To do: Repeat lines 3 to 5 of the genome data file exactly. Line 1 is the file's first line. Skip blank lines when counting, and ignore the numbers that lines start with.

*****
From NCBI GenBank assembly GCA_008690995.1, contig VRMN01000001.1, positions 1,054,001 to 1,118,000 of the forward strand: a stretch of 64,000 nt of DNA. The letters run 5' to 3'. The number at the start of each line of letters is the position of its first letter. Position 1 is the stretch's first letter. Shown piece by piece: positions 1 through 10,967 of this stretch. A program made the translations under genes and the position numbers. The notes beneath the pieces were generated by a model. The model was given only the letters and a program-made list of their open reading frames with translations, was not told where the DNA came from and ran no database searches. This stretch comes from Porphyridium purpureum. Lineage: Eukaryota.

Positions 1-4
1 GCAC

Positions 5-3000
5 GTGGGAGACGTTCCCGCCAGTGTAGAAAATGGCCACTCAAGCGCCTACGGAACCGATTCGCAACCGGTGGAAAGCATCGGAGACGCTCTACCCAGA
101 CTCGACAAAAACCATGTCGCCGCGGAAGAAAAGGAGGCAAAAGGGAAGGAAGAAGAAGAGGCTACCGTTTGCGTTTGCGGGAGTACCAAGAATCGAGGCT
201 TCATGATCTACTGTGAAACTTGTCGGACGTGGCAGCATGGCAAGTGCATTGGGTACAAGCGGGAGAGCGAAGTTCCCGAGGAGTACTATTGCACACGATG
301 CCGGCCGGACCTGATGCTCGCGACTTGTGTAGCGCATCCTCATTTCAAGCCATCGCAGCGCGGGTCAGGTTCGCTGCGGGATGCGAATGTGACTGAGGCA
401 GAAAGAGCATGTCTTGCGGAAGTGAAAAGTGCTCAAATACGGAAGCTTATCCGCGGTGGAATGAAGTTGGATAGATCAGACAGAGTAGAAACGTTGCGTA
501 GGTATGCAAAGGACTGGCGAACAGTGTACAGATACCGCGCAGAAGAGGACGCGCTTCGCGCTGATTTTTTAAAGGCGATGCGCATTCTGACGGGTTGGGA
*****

1 GCAC

Positions 5-3000
5 GTGGGAGACGTTCCCGCCAGTGTAGAAAATGGCCACTCAAGCGCCTACGGAACCGATTCGCAACCGGTGGAAAGCATCGGAGACGCTCTACCCAGA